- Thursday, Oct. 27, 2016
Some in the media are calling 2016 the Year of Virtual Reality. Others say the headsets and technology are still several years away from mass adoption. While people argue back and forth about where virtual reality fits in the media universe, there are some truisms that aren’t controversial. First, virtual reality, or 360-degree video, is being supported with billions in technology investment. The largest names with some of the biggest market caps are betting heavily: Google, Facebook, Samsung, Apple, HTC, Sony. Every day, VR is being applied to education, gaming, engineering, architectural design, urban design, therapy, theme parks, concerts, retail, fundraising and fitness. Second, and most important, the VR experience, when executed well with an appreciation for the medium, can be one of the most powerful branding and advertising tools ever devised. For instance, instead of shooting beautiful running footage of a car, now creatives can offer up virtual tours of both the exterior and interior of the auto.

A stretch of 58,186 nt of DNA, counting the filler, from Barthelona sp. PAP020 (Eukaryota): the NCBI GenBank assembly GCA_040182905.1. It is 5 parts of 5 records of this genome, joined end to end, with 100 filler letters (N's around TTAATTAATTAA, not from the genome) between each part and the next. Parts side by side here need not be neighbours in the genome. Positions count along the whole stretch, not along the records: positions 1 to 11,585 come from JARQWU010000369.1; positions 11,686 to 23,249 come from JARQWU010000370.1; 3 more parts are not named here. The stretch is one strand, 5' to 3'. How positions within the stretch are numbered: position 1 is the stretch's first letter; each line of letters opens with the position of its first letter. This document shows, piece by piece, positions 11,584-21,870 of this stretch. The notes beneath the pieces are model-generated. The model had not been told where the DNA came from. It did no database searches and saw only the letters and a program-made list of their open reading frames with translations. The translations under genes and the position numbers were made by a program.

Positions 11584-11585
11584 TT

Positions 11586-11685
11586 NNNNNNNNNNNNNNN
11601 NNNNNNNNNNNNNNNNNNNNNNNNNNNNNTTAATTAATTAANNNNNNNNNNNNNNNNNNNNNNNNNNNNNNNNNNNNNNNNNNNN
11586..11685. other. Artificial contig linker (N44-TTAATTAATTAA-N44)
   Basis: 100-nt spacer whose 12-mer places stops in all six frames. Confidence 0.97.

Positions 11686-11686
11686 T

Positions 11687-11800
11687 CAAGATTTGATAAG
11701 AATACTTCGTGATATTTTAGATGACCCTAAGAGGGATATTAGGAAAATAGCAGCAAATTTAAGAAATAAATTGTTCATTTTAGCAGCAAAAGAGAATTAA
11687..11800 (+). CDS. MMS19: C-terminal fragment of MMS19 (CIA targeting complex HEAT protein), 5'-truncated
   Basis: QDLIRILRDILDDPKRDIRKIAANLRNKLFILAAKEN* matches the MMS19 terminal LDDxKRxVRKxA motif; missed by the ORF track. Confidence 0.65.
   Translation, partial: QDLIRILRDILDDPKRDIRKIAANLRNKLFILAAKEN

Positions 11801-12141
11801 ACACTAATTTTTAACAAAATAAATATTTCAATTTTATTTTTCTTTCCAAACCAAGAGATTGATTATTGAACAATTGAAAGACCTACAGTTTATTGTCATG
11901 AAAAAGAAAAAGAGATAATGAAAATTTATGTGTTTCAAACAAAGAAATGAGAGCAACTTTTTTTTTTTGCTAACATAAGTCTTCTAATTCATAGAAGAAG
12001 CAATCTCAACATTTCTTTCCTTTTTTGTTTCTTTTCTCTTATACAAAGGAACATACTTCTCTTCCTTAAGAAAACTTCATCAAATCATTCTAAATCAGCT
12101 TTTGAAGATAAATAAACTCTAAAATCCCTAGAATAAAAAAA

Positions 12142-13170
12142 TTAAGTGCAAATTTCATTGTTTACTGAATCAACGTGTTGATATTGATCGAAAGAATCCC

Wielding the new found power of VR requires agency creatives to think, plan and tell a story in totally different ways. VR gives us the power to immerse people in various experiences, but now our audience has the freedom to look away. They can and do look anywhere and everywhere. The controlled “look here” devices employed by traditional filmmakers do not work in this medium. A new breed of VR filmmaker will emerge to help us navigate this new world.
Simply positioning a 360 camera rig in the center of some event does not make for compelling viewing. A user will only watch a minute or less of an uninspired VR content experience. Instead, use the old adage, “story, story, story” to drive the narrative and keep the viewer engaged.
Here’s some other do’s and don’ts in VR: DO have motion, but keep it deliberate and to a minimum. Delicate movement is good, anything else might backfire. DO plan for the creative to engage as many senses as possible. DON’T ever interrupt the viewer’s VR experience without a really good reason. VR is so immersive; people need to know what’s coming. DON’T forget the audio. Adding spatial sound will only enhance the experience. DO plan on a longer timeline for images and sound post. There are always glitches to be ironed out.
In the end, killer content that takes you into another time, place, or even body will be the brand builder for the future. Deep immersion still begins with written words and ideas, though, and that’s one rule that will never change.
Ross Grogan is the L.A.-based EP for The Cavalry Productions, SPECTACLE VR/AR and Galanta Media.